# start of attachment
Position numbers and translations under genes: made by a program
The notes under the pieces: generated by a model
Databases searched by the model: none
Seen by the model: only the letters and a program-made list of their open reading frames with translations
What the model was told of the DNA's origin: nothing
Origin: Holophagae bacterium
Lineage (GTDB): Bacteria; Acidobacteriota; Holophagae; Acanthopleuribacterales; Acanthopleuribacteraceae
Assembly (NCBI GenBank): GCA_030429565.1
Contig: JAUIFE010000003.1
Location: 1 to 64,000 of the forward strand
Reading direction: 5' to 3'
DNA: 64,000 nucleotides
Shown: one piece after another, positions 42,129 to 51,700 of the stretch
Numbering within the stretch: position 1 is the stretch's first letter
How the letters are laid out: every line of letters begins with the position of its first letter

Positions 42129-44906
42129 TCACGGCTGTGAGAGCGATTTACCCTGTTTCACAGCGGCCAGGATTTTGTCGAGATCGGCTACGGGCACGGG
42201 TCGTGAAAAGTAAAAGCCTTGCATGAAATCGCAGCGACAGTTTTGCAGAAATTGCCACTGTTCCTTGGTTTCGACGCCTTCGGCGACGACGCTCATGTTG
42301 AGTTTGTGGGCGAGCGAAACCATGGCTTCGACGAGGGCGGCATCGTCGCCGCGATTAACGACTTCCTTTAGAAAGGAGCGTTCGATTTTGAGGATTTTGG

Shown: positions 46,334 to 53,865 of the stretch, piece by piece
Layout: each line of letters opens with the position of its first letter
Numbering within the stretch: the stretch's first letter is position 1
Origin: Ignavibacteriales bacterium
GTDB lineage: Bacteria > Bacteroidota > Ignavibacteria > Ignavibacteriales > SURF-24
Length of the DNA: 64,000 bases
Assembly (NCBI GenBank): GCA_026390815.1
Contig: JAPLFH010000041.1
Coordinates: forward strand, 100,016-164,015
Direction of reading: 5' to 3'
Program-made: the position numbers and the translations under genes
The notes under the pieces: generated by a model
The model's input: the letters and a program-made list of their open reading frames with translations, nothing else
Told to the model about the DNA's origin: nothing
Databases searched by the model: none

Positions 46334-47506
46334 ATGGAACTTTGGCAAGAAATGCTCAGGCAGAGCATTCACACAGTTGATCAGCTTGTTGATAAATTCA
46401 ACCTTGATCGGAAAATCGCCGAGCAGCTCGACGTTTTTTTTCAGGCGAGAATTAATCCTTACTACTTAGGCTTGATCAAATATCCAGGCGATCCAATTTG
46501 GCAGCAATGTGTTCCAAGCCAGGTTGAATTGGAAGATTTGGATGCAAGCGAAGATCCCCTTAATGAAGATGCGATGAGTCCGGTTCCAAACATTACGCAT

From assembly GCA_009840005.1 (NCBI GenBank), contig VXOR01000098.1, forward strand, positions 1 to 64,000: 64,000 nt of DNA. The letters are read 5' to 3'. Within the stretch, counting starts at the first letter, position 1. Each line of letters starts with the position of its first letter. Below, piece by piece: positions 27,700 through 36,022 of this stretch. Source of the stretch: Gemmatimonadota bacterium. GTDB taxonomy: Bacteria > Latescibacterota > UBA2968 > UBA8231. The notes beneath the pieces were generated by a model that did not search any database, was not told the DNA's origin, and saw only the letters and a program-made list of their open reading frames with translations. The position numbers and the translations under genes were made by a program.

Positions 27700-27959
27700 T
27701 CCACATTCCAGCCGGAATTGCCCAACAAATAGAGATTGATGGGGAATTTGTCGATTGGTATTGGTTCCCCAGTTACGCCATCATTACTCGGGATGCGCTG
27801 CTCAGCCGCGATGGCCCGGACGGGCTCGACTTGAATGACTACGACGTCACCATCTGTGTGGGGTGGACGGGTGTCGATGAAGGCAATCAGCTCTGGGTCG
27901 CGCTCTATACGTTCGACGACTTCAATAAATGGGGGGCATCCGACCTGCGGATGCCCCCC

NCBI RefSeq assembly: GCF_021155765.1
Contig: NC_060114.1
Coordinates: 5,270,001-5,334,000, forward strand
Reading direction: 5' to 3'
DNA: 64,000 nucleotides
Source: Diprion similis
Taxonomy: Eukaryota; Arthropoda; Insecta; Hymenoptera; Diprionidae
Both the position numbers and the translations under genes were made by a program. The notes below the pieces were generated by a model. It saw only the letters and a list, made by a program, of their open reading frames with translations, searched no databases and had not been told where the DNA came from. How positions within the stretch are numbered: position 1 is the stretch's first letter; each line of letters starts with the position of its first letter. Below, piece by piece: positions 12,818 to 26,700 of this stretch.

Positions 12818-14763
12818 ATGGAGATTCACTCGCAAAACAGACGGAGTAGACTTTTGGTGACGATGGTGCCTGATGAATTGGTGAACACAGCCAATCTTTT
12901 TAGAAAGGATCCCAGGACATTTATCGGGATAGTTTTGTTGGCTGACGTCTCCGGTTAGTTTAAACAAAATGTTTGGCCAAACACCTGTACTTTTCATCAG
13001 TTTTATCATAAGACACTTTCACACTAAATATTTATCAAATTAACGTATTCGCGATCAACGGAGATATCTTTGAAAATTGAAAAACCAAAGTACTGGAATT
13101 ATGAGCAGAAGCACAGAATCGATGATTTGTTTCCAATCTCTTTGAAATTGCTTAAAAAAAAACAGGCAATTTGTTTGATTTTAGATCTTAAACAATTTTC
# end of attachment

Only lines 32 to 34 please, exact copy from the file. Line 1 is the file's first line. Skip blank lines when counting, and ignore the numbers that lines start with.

The model's input: the letters and a program-made list of their open reading frames with translations, nothing else
Told to the model about the DNA's origin: nothing
Databases searched by the model: none